By Charlene Laino
WebMD Health News
Reviewed by Louise Chang, MD
Analysis of pooled data from eight published studies involving about 1,700 women with breast cancer shows that bone scans, liver ultrasounds, and chest X-rays very rarely detect the spread of cancer in newly diagnosed patients without symptoms.
"The findings reinforce the message we sent out to members regarding the lack of utility of almost any X-ray in low-risk patients -- that is, those with Stage 1 or Stage II breast cancer. Additionally, we showed the cost-effectiveness of ordering bone scans, PET, and CT imaging is so low that they should not be done," says American Society of Clinical Oncology (ASCO) spokesman Andrew Seidman, MD. He is a medical oncologist at Memorial Sloan-Kettering Cancer Center in New York City.
"If doctors would heed the recommendations, we would save an enormous amount of money and spare patients from unnecessary invasive procedures, overtreatment, unnecessary radiation exposure, and misdiagnosis," he says.
The problem: Old habits die hard, particularly among doctors who are afraid of missing potentially treatable cancer spread outside the breast area if they don't order the tests, Seidman says. He was not involved with the study, presented at a news briefing in advance of the 2012 Breast Cancer Symposium, which starts Thursday.
Low Detection Rates
An estimated 226,870 new cases of invasive breast cancer are expected to occur in women and 2,190 cases in men in the U.S. in 2012. An additional 63,300 cases of in situ (non-invasive) breast cancers are expected to occur in U.S. women, totaling more than 290,000 new cases. Non-invasive breast cancer means the cancer has remained in the milk ducts or lobules of the breast, whereas invasive cancer means it has grown into the healthy breast tissue.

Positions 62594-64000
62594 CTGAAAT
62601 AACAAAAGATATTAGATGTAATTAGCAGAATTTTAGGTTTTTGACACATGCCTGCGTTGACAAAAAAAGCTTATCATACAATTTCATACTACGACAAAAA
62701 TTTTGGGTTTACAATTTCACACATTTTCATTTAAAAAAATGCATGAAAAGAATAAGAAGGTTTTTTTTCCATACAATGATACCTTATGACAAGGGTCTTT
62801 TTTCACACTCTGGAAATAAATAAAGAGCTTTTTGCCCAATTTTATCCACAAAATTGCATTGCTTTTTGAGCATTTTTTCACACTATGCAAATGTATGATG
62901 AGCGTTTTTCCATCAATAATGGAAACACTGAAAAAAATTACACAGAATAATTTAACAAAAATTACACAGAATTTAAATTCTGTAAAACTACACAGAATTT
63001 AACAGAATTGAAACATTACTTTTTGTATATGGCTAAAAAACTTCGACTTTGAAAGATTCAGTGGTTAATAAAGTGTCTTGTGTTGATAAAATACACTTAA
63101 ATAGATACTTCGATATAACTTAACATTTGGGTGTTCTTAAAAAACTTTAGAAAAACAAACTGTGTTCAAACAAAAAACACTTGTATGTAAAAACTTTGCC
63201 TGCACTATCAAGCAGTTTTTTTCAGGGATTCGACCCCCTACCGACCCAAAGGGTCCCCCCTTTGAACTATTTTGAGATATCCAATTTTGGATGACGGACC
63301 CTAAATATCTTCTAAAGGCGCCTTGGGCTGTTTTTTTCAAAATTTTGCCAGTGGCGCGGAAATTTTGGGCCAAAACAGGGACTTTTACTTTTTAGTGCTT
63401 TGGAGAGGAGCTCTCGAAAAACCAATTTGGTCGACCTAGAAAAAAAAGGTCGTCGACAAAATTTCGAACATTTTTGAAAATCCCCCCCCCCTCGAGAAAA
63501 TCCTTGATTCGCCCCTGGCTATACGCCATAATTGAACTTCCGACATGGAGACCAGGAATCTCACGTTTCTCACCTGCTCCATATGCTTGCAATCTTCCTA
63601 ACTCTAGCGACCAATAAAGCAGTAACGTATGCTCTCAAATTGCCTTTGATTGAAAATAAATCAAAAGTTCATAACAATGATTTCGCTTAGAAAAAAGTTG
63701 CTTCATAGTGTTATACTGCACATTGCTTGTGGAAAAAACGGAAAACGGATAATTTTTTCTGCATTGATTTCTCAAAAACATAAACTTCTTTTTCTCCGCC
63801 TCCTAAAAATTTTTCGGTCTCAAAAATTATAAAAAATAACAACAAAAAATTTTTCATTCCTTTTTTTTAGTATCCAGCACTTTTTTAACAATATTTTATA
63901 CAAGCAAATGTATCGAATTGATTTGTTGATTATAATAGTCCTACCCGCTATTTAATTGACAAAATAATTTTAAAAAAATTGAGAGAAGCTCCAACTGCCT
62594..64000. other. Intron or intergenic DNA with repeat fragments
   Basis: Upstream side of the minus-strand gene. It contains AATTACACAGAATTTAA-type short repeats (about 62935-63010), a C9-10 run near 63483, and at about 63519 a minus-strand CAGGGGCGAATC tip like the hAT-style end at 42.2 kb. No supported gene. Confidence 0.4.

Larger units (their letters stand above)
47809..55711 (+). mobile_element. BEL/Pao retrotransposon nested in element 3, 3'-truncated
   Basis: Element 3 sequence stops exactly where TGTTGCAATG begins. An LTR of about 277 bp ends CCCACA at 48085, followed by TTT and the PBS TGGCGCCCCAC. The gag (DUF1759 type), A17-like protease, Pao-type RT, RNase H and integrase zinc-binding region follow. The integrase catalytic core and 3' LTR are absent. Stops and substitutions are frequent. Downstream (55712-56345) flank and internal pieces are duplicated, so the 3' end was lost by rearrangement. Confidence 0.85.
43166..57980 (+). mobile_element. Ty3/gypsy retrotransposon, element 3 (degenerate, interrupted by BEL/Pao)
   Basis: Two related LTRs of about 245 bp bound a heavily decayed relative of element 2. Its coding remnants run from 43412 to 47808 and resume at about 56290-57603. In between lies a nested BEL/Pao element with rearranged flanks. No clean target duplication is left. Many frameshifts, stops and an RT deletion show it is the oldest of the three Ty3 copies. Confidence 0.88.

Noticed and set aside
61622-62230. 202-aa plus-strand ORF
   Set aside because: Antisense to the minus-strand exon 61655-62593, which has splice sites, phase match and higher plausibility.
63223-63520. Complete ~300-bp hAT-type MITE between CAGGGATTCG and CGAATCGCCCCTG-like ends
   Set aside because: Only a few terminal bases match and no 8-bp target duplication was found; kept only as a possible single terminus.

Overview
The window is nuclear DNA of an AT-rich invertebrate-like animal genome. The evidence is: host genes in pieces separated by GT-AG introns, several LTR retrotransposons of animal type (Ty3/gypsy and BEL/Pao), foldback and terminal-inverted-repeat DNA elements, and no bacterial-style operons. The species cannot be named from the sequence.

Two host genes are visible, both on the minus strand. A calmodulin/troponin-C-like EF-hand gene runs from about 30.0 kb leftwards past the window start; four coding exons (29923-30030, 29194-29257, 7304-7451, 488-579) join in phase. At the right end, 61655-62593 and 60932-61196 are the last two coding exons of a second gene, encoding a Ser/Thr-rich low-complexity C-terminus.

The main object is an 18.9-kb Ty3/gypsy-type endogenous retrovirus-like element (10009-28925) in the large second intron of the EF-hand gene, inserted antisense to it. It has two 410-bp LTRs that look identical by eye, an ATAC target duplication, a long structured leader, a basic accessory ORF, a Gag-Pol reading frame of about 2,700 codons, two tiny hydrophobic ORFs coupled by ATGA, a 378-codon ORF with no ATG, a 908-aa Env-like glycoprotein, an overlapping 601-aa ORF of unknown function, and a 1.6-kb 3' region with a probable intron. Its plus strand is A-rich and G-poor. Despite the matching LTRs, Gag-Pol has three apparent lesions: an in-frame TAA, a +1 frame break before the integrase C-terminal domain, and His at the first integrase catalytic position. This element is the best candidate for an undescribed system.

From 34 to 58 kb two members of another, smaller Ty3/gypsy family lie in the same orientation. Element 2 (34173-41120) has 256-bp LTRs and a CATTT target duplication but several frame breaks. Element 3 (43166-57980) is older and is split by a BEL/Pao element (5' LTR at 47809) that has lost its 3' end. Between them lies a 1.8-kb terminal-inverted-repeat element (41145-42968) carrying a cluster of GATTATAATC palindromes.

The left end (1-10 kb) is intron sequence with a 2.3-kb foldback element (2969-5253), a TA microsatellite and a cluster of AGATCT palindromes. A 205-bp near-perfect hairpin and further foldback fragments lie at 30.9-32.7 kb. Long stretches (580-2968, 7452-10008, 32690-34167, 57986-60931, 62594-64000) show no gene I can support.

In Europe and Canada, it is common for newly diagnosed patients to get a bone scan, a liver ultrasound, and chest X-ray to look for signs of cancer spread, says researcher Stuart-Allison Moffat Staley, MPH, a medical student at the University of North Carolina School of Medicine.
In the U.S., patients typically get one or two of the tests, followed in many cases by more sophisticated imaging screening with CT, PET, or MRI.
There's no set cost for tests -- a chest X-ray runs from $200 to $900, she says. Bone scan and liver ultrasounds also cost hundreds of dollars, while the more advanced imaging tests cost thousands. "But even if the cost of a test is only $100, the total cost is huge when you multiply by thousands of breast cancer patients," she says.
Despite their pervasiveness, there is no solid evidence showing the routine use of these tests to spot metastatic disease, or cancer spread outside the breast area, improves patients' health. So the researchers posed the following question: "Among women with newly diagnosed breast cancer that are otherwise asymptomatic (without symptoms), does evaluation with bone scanning, liver ultrasound, and chest radiograph help to determine the extent of metastatic disease?"
The answer: Not really.
The tests had very low detection rates of cancer spread, particularly for the 1,482 women with stage I and II cancer: 2.43% for bone scans, 0.82% for liver ultrasound, and 0.51% for chest X-ray.
In the 400 women with stage III cancer, the detection rates were somewhat higher, particularly with bone scans: 12.5%, vs. 4.2% and 4.57% for liver ultrasound and chest X-ray, respectively.
"We must rethink the utility of these tests. Are they saving lives? How many false positives are there? How many false negatives? Likely a lot. Women with early-stage cancer may not need any of these tests," Staley says. "And we don't even know which tests are best for women with stage III cancer."
Although she and Seidman don't have the answers, they agree a head-to-head comparison of these radiological tests with more sensitive imaging, such as CT or PET, looking at effectiveness and cost, is a logical next step.
ASCO isn't the only medical group taking a long hard look at whether procedures and tests work and work well enough to justify their cost. The American Board of Internal Medicine Foundation's Choosing Wisely campaign, for example, developed a list of commonly used tests or treatments whose necessity is not supported by high-level evidence.
These findings were presented at a medical conference. They should be considered preliminary, as they have not yet undergone the "peer review" process, in which outside experts scrutinize the data prior to publication in a medical journal.
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